Doctor of Philosophy
Electrical and Computer Engineering
Dr. Kazimierz Adamiak and Dr. G.S. Peter Castle
The process of electrostatic painting has become a very important method of coating in a wide range of industrial applications including those used in the automobile industry. The general principle of spray coating is to deposit liquid droplets or solid powder particles on coated targets having various shapes. The electrostatic coating process consists of three main stages: droplet formation and charging, transportation and deposition. The complication of this process is caused by various factors, such as the physical properties of the material to be used, the appropriate electrical and mechanical conditions and the target surface to be coated, which affects significantly the deposition uniformity and the finish quality, especially when it contains some sharp edges and recessed areas.
In this thesis, a numerical investigation of the charging level on a spherical droplet formed out of a cylindrical ligament in an external uniform electric field is presented. The droplet charge on a single ligament was predicted for different droplet sizes, ligament lengths, ligament diameters and electrode widths. The effect of these model parameters on the charge levels was found to be significant. A mathematical approximation for the charge magnitude as a function of the droplet radius to some exponent and ligament length is also formulated. The value of the radius exponent decreases dramatically with increasing the ligament length. Also, the estimated values of the droplet charge were compared for linear and circular arrays of ligaments, which show a great influence of the geometry of the sprayer on the charge levels. A very good agreement between the experimental and numerical results in the case of a circular array of ligaments, including a specified space charge, was obtained. All numerical simulations were performed using COMSOL, a Finite Element commercial software.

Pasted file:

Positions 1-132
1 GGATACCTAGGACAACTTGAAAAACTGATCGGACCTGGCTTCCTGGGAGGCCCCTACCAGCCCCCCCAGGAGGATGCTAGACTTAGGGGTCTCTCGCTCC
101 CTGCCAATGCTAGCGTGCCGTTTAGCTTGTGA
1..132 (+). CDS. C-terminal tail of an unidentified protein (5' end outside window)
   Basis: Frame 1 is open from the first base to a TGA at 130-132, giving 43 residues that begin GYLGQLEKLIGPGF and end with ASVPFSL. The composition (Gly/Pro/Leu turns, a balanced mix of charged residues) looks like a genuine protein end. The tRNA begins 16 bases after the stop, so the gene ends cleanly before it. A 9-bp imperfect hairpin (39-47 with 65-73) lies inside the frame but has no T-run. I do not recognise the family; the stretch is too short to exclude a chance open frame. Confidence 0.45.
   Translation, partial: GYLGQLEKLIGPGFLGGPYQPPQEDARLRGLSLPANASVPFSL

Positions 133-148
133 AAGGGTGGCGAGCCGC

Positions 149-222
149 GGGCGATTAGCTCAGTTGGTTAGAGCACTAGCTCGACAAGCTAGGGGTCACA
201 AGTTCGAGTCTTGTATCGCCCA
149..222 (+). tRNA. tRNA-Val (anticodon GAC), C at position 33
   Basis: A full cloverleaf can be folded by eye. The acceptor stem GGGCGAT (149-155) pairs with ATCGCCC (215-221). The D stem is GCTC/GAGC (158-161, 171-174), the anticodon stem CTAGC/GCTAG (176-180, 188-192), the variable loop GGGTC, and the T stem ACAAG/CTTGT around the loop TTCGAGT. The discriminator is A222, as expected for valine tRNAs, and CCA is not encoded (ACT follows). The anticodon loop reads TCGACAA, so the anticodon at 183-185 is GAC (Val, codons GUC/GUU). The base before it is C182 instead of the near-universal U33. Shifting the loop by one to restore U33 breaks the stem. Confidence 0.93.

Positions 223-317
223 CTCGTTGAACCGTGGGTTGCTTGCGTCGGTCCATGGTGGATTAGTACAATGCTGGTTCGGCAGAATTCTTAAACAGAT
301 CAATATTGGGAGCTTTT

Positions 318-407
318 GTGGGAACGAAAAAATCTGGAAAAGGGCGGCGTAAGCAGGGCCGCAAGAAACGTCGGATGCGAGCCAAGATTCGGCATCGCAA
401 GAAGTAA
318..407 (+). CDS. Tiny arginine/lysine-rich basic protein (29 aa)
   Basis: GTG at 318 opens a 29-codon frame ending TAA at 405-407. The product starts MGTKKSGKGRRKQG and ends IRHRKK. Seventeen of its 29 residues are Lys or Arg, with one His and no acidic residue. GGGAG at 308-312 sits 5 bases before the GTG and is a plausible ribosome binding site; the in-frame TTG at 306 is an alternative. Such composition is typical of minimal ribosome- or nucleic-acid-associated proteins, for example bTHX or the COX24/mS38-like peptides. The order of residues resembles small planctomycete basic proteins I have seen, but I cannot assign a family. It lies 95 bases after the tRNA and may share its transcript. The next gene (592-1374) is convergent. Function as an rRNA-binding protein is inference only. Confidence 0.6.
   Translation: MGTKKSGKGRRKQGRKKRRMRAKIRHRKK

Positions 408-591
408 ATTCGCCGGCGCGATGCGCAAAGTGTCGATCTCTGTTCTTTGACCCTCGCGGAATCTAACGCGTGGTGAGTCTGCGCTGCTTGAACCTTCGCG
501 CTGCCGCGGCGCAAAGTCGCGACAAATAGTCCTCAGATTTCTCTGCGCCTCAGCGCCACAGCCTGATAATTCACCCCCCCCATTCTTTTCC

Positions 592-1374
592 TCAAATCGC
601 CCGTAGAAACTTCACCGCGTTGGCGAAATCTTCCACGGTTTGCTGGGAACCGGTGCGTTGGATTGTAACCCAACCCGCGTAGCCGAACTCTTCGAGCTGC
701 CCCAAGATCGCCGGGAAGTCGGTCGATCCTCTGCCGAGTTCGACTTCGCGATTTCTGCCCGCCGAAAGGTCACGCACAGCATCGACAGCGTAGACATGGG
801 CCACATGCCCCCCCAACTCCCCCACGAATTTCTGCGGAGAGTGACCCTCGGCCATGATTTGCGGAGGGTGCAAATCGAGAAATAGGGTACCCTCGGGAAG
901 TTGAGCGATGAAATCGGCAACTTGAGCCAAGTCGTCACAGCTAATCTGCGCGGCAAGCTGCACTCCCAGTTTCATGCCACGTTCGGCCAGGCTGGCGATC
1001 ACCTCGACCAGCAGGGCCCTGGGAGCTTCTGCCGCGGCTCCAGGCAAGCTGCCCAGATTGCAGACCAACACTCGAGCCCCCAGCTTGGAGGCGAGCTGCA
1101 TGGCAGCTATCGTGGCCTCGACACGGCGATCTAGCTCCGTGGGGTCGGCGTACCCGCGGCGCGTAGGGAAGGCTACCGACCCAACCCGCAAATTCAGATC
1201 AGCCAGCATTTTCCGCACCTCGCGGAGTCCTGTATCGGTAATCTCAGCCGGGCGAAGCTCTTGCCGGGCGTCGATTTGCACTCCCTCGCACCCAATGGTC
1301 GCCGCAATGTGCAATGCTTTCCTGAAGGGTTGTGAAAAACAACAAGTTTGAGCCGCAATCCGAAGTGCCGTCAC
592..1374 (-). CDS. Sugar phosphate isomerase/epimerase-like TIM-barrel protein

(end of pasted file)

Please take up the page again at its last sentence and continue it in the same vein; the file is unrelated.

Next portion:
A further study is carried out to investigate the deposition thickness profile on a stationary and moving flat target by incorporating a numerical simulation of the industrial electrostatic coating process via ANSYS, a CFD commercial software. A modified injection pattern was suggested to achieve a closer agreement with the experimental data. The injection pattern includes 15 bands of different particle sizes (i.e. polydispersed particles) and charge to mass ratios. A combination of different injection angles and fractions of mass flow rates was suggested in each size band. A very good agreement between the experimental and numerical deposition patterns was obtained in both cases of a stationary and moving target.
Also, the deposition thickness profile was calculated on a target surface with a small perturbation at the center using ANSYS numerical model. Different model parameters of a perturbed surface, such as the size of the indentation or the protrusion and the radius of the corner were investigated in this study. The numerical results reveal a very low particle concentration inside the indentation, which is caused by the Faraday cage effect and it is strongly affected by the depth of the indentation, while the edge effect, which shows the high concentration of deposited particles at the corner, increases with decreasing the radius of curvature. The predicted deposition patterns were very consistent with the calculated values of the electric field for different surface perturbations.
Osman, Husam, "Charging Level and Deposition of Droplets in Electrostatic Painting" (2015). Electronic Thesis and Dissertation Repository. 3235.